The American flag. Add Rick Monday’s name to the American flag and it immediately conjures up one of Dodger Stadium’s most memorable moments. The date was April 25, 1976 and Monday was playing center field for the visiting Chicago Cubs. As two protestors tried to burn an American flag in left-center, Monday dashed across the outfield and snatched the flag, drenched with lighter fluid, from them, saving it from destruction and carrying it to the safety of the Dodger dugout. Spontaneously, the crowd started singing “God Bless America” and one by one stood and cheered Monday’s heroics until he received a standing ovation from Dodger fans for several minutes. The Dodger Stadium Left Field Message Board read, “Rick Monday You Made A Great Play!” His quick-thinking act of valor earned him a special place in the hearts of Americans to this day. “What they were doing was wrong then and, in my mind, it is wrong today,” said Monday. In 2006, the 109th Congress passed a Senate resolution honoring Monday “for his courage and patriotism.” That same year, the Baseball Hall of Fame named the iconic patriot act as one of the “100 Classic Moments in the history of the game.” The Dodgers acquired Monday in a trade from the Cubs in 1977 and he played for the Dodgers through the 1984 season, helping them to National League Pennants in 1977, 1978 and 1981 and a World Championship in 1981. His dramatic home run off Montreal’s Steve Rogers that propelled the Dodgers to the N.L. Pennant and the 1981 World Series will always be remembered as one of the Dodgers’ most important feats. The Santa Monica, California native and former Arizona State University All-America has the distinction of being the first player ever selected (by the Kansas City Athletics) in the major league first-year player draft in 1965. Monday has been a member of the Dodger broadcast team since 1993.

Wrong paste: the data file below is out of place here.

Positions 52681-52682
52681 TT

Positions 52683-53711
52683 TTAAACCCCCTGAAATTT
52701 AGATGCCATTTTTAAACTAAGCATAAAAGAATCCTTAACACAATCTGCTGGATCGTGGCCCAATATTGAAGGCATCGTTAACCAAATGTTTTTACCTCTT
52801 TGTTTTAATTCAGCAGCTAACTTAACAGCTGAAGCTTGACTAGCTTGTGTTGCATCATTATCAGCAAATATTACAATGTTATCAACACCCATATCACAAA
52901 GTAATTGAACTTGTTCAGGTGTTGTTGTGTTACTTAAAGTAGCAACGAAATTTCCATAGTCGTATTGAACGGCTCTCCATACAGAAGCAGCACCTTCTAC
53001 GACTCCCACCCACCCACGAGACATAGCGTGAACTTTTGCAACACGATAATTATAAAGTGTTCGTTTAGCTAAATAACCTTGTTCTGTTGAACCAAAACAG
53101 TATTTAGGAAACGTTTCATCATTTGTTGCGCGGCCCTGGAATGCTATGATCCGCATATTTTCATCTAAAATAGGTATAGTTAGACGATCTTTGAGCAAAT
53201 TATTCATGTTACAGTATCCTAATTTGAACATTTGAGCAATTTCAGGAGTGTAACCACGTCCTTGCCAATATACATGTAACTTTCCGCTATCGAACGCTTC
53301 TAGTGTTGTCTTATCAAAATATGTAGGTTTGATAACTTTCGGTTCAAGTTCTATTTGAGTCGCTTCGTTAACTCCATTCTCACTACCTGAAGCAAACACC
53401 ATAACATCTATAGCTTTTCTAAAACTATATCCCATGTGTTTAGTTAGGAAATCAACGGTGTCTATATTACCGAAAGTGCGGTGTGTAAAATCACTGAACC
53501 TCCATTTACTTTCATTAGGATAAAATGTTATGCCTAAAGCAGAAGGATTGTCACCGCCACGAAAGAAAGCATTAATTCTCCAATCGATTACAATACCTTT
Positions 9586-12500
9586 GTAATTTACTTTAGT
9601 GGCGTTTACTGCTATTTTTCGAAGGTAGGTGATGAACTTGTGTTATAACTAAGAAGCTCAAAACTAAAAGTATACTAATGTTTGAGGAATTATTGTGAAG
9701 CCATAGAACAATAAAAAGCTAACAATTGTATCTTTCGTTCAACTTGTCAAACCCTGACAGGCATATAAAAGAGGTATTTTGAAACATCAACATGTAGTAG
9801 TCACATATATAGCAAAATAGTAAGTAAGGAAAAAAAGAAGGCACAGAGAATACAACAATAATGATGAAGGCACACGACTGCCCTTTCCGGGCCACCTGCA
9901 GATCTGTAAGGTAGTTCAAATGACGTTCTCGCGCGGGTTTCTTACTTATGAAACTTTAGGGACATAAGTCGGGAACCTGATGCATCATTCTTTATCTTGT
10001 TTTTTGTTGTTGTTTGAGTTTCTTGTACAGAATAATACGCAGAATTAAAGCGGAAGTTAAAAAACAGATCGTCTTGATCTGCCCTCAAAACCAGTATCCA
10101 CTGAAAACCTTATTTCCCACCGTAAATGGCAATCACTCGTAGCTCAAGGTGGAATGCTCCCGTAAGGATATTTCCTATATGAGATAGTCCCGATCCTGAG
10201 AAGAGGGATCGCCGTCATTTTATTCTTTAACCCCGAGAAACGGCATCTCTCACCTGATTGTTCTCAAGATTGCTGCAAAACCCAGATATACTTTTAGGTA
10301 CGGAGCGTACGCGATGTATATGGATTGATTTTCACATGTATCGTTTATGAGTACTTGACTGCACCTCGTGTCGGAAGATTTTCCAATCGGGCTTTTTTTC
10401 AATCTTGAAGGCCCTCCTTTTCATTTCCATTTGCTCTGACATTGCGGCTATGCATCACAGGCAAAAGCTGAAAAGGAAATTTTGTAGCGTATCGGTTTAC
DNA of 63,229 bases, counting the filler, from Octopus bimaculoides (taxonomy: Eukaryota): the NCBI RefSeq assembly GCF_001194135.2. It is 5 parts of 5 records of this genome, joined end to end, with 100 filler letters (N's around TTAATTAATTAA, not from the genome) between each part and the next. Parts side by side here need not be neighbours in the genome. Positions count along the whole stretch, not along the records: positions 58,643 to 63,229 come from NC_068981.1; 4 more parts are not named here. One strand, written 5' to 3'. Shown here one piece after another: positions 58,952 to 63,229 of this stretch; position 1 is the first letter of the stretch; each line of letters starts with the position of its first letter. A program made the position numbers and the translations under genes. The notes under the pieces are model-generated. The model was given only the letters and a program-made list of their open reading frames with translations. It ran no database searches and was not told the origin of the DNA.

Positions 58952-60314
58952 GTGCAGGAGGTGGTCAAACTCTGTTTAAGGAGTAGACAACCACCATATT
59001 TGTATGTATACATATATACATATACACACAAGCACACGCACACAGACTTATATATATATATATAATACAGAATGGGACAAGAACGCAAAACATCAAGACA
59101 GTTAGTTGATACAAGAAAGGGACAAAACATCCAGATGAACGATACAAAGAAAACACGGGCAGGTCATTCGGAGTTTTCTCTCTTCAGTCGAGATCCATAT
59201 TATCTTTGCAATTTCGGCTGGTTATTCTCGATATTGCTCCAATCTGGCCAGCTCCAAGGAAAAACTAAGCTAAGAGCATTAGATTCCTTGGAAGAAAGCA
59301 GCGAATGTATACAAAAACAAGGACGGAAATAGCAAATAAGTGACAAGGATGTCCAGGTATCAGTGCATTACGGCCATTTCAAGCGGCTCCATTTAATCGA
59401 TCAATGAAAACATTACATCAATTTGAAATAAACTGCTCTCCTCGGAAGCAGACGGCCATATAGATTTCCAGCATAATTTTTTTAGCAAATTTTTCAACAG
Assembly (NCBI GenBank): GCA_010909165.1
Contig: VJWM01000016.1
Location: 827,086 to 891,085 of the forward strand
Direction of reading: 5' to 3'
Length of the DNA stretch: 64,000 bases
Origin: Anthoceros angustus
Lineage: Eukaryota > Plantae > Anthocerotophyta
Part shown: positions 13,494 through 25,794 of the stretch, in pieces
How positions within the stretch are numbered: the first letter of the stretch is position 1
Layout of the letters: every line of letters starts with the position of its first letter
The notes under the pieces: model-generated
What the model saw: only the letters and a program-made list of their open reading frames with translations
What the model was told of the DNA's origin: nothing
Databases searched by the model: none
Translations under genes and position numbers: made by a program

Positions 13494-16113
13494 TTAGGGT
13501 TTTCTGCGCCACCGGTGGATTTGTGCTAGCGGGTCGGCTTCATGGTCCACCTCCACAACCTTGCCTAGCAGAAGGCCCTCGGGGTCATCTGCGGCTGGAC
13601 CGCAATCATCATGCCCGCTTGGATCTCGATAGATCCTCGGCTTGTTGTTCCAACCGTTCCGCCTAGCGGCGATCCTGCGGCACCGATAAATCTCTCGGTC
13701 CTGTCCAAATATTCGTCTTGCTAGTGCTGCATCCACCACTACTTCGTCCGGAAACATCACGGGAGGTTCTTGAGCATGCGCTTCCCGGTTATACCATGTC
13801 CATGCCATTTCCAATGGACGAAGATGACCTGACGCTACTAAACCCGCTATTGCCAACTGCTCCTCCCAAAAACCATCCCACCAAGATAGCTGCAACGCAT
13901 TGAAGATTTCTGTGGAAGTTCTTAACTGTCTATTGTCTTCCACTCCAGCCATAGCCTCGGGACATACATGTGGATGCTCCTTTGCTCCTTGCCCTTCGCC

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“I had heard for years and years and years about Dodgertown, about the streets named after players and about all the different history that had taken place there – about the fact that everything that you wanted was there, about the living quarters, how accessible it was, Holman Stadium, how it got there, the tradition. I never saw it until I was traded to the Dodgers because we did not play there previously with the A’s and with the Cubs – we trained in Arizona – so we did not see Dodgertown. So, then I get traded and I go there and I remember going in the first day and you see the sign – “Dodgertown” and then you see the banner that said welcome back to Dodgertown, it said, “Welcome Home” and you understand what Dodger tradition was by going to Spring Training, because it was home.
“...you understand what Dodger tradition was by going to Spring Training, because it was home.”
“There were living quarters there and there was the dining room that was there and there were the baseball fields, so it was a self-served area. Being from Southern California, when you make the connotation as I did, it was the Disneyland of baseball. If you are from the East Coast, you’d say it was the Disney World. Here’s why: every attraction that you want whether it be in baseball terms – a batting cage, a sliding pit, concrete wall to throw against, the batting cages or whatever, the fields, they were there. What Dodgertown allowed players to do was to get up in the morning and have breakfast and talk baseball; and then get the uniforms on in the locker room and talk baseball; and then you go out and play the game for a number of hours and then, after you leave and you back to your room, you wind up going to the dining room and it’s still the same thing. You talked about baseball and sat around, you told stories. It really was the Disneyland of baseball. You understand how important it is when you are a member of the Dodgers when you go back and you see that sign and it says “Welcome Home.”